Alex Trebek, 77, Suffers Traumatic Brain Injury

What we know about the Jeopardy! host’s condition |

Subdural hematomas like the one that happened to Alex Trebek are a medical emergency and are often fatal, according to the US National Library of Medicine.

What’s subdural hematoma, among the deadliest of head injuries? 

BELOW: DON’T PUT YOUR HEALTH IN JEOPARDY – HOW TO PREVENT A SUBDURAL HEMATOMA 

(HEADLINE HEALTH) Falling is the second leading cause of accidental death worldwide and is a major cause of personal injury, especially for the elderly.

Falls in older adults are an important class of preventable injuries.

Learning to avoid falls can save your life or that of a loved one.

Begin with learning about the traumatic brain injury suffered by Alex Trebek as the result of a fall, then keep reading to learn more about the condition and how you can avoid it. 

 

Image: Peabody Awards, CC

(Ariel Zilber, Dailymail.com) On December 15, 77-year-old Jeopardy! host Alex Trebek was admitted to Cedars-Sinai Medical Center in Los Angeles after experiencing complications from a fall in October in which he hit his head.

It wasn’t the first health scare the popular host has experienced in recent years. Six years ago he suffered a mild heart attack.

Trebek underwent surgery on December 16 to remove a subdural hematoma, which occurs when there is a build-up of bleeding on the brain usually after a head injury. 

(Keep reading and learn how you can prevent this often fatal condition from happening to you and your loved ones.) 

Two days after the surgery, which doctors deemed a success, Trebek went home.

Trebek’s fans are relieved to learn that he is expected to make a full recovery. Read the full story at DailyMail

How you can prevent deadly falls and brain injuries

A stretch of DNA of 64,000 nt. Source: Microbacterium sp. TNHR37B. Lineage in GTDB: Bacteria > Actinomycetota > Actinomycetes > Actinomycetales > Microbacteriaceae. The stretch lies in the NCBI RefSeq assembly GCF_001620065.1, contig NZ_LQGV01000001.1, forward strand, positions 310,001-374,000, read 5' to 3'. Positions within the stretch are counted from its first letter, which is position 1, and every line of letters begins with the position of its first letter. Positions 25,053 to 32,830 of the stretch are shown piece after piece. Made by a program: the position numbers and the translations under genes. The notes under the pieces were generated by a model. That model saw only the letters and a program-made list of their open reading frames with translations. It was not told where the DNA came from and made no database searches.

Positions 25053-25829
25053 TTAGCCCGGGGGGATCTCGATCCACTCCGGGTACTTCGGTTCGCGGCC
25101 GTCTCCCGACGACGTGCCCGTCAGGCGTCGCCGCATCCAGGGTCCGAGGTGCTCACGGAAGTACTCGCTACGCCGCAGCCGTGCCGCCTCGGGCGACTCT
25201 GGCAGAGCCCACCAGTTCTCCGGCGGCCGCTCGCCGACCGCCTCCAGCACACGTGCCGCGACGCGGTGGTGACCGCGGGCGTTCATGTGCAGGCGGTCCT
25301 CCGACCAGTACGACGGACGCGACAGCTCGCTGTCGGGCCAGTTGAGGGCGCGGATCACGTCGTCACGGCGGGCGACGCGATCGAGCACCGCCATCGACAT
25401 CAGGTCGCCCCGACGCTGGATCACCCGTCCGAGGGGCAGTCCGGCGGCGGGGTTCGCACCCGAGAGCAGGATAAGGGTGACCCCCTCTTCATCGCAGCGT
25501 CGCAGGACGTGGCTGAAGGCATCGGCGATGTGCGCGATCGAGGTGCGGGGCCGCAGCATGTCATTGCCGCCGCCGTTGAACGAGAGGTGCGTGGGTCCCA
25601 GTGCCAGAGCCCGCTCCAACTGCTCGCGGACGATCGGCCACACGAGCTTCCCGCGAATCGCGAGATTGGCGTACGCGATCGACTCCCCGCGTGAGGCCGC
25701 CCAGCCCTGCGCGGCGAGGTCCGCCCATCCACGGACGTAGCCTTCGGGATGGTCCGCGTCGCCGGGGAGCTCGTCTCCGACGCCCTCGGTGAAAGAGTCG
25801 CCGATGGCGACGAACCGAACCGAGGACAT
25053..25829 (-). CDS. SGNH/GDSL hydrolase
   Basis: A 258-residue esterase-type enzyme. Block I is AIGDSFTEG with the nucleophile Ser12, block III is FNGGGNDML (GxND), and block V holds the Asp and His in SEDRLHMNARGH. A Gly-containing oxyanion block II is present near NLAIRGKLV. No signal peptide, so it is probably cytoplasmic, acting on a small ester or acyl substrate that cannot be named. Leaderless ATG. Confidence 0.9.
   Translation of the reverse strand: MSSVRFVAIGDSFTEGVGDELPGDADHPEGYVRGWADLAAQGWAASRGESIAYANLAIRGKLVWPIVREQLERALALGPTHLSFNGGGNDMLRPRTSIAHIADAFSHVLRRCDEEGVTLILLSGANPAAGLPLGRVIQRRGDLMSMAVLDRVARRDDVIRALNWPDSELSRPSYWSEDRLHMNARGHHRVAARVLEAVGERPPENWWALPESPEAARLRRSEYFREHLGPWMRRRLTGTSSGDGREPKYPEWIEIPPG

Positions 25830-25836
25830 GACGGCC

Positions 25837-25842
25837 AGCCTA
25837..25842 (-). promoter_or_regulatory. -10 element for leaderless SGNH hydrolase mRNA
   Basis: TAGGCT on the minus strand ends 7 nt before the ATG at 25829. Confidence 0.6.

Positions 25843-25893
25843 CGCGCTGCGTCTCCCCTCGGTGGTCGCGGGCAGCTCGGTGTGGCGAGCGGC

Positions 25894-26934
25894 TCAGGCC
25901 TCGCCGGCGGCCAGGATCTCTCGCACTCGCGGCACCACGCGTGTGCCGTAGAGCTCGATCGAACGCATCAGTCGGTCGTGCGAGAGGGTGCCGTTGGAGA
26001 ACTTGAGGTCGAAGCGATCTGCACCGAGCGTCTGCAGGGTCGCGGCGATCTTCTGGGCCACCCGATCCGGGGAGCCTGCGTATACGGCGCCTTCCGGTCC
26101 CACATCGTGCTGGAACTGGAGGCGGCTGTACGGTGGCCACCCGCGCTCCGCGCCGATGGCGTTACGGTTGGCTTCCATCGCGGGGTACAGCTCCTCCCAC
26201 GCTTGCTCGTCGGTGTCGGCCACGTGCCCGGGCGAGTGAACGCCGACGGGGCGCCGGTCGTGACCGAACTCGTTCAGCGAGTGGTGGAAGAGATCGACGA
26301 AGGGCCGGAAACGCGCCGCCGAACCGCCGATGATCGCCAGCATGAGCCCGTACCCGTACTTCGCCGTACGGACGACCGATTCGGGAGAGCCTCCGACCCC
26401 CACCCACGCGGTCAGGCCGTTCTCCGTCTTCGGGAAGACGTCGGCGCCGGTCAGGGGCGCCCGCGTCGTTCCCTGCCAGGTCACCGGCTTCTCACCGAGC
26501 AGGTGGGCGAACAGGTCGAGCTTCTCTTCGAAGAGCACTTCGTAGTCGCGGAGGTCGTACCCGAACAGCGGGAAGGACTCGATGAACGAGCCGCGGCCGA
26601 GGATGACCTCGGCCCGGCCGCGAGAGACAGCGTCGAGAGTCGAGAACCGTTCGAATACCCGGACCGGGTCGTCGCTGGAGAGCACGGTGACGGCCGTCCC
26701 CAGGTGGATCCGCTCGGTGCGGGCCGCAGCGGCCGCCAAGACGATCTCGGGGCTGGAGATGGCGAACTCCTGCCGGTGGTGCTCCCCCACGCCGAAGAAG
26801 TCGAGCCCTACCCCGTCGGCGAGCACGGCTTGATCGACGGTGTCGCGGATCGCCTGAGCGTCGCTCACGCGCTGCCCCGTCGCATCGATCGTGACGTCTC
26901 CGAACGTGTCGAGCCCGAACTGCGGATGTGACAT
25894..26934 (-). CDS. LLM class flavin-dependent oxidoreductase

IMAGE: Jeopardy!/ABC

 

 

(HEADLINE HEALTH) Interest is always high in the health of leading celebrities like Alex Trebek, Donald Trump, and Lady Gaga.

The real value is in what we can learn from their experiences to protect our own health.

So what exactly is subdural hematoma? How does it happen, and how can it be prevented?

A subdural hematoma is a collection of blood between the covering of the brain (dura) and the surface of the brain. 

Causes

A subdural hematoma is most often the result of a severe head injury. This type of subdural hematoma is among the deadliest of all head injuries.

The bleeding fills the brain area very rapidly, compressing brain tissue. This often results in brain injury and may lead to death.

Subdural hematomas can also occur after a minor head injury. The amount of bleeding is smaller and occurs more slowly.

This type of subdural hematoma is often seen in older adults.

These may go unnoticed for many days to weeks, and are called chronic subdural hematomas.

With any subdural hematoma, tiny veins between the surface of the brain and its outer covering (the dura) stretch and tear, allowing blood to collect.

In older adults, the veins are often already stretched because of brain shrinkage (atrophy) and are more easily injured.

Some subdural hematomas occur without cause (spontaneously).

The following increase the risk for a subdural hematoma:

  • Medicines that thin the blood (such as warfarin or aspirin)
  • Long-term alcohol use
  • Medical conditions that make your blood clot poorly
  • Repeated head injury, such as from falls
  • Very young or very old age

How to Prevent a Fall 

At any age, people can make changes to lower their risk of falling. Some tips to help prevent falls outdoors are:

  • Use a cane or walker
  • Wear rubber-soled shoes so you don’t slip
  • Walk on grass when sidewalks are slick
  • Put salt or kitty litter on icy sidewalks

Some ways to help prevent falls indoors are:

  • Keep rooms free of clutter, especially on floors
  • Use plastic for carpet runners
  • Wear low-heeled shoes
  • Do not walk in socks, stockings, or slippers
  • Be sure rugs have skid-proof backs or are tacked to the floor